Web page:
The potential for hydrogen-fueled engines as an alternative clean technology where batteries are not suitable is gaining momentum with vehicle manufacturers across mainland Europe and the UK. Unlike current fossil fuels, hydrogen combustion does not generate any tailpipe CO2 , while offering a potentially rapid route to implementation as much existing hardware can be utilized.
At present, facilities to test and develop engines using hydrogen are extremely rare, even in mainland Europe. For this reason, UK-based engine and drivetrain specialist Ricardo has developed a plan to modify one of its existing conventional engine test cells at its Shoreham Technical Centre, in West Sussex, to become a hydrogen engine development facility.
To enable the development of this planned new facility, the company applied for funding from the Coast to Capital Local Enterprise Partnership’s allocation granted from the UK government’s overarching Getting Building Fund, which is aimed at stimulating jobs and economic recovery across the UK by supporting local ‘shovel-ready’ infrastructure projects.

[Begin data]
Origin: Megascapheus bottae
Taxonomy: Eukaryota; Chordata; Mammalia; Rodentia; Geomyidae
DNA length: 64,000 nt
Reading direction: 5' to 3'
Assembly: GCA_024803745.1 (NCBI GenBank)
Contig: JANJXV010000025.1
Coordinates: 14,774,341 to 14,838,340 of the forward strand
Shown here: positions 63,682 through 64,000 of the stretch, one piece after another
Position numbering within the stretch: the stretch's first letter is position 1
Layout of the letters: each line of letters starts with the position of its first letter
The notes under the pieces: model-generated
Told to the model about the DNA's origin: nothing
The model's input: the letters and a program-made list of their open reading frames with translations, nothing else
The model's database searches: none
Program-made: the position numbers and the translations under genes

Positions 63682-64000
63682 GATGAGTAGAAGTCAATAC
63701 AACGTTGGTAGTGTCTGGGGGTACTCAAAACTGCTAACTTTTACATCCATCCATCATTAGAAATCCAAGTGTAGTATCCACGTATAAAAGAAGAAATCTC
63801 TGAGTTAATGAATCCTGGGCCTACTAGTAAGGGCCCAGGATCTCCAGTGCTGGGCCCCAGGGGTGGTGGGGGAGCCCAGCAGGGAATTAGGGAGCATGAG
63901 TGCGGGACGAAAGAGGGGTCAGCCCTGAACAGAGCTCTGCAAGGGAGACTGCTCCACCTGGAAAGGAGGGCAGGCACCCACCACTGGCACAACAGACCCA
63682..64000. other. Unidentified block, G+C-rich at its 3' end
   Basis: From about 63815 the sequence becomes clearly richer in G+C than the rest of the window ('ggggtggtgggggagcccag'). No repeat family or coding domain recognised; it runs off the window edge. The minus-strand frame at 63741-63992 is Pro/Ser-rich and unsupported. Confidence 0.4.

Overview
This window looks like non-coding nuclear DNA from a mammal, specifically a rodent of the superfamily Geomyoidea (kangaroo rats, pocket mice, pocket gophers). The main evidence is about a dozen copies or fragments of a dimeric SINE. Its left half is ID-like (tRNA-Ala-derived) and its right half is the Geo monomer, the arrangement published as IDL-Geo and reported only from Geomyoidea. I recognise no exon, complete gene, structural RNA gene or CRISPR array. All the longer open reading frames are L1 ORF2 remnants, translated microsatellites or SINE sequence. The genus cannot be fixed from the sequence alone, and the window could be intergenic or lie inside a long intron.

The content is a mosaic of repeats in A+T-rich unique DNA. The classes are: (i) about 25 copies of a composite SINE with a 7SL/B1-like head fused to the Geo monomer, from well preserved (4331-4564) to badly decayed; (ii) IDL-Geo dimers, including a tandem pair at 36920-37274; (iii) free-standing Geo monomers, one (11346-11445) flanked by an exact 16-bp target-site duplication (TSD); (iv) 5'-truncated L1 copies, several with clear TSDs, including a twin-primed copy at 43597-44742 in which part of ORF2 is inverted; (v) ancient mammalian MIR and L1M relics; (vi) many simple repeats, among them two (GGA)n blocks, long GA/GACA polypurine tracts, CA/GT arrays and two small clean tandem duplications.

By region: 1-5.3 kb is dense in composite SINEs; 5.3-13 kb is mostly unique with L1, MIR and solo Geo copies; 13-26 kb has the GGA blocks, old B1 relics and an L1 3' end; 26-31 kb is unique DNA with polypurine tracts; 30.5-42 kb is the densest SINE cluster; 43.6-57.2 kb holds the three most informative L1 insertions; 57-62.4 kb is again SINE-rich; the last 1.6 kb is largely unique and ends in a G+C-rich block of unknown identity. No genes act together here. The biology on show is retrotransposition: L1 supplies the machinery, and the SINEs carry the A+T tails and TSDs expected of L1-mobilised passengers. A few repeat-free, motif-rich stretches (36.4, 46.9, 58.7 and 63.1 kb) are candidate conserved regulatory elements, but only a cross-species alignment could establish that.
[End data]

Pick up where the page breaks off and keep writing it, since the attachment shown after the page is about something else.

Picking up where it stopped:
Ricardo says it has been notified of the provisional award of funding, with the final decision awaiting formal ratification by the government later in 2020. It adds that the funding award will facilitate the installation of the necessary hydrogen generation, storage and transmission infrastructure designed to supply pressurized gas to the enhanced engine development test facility.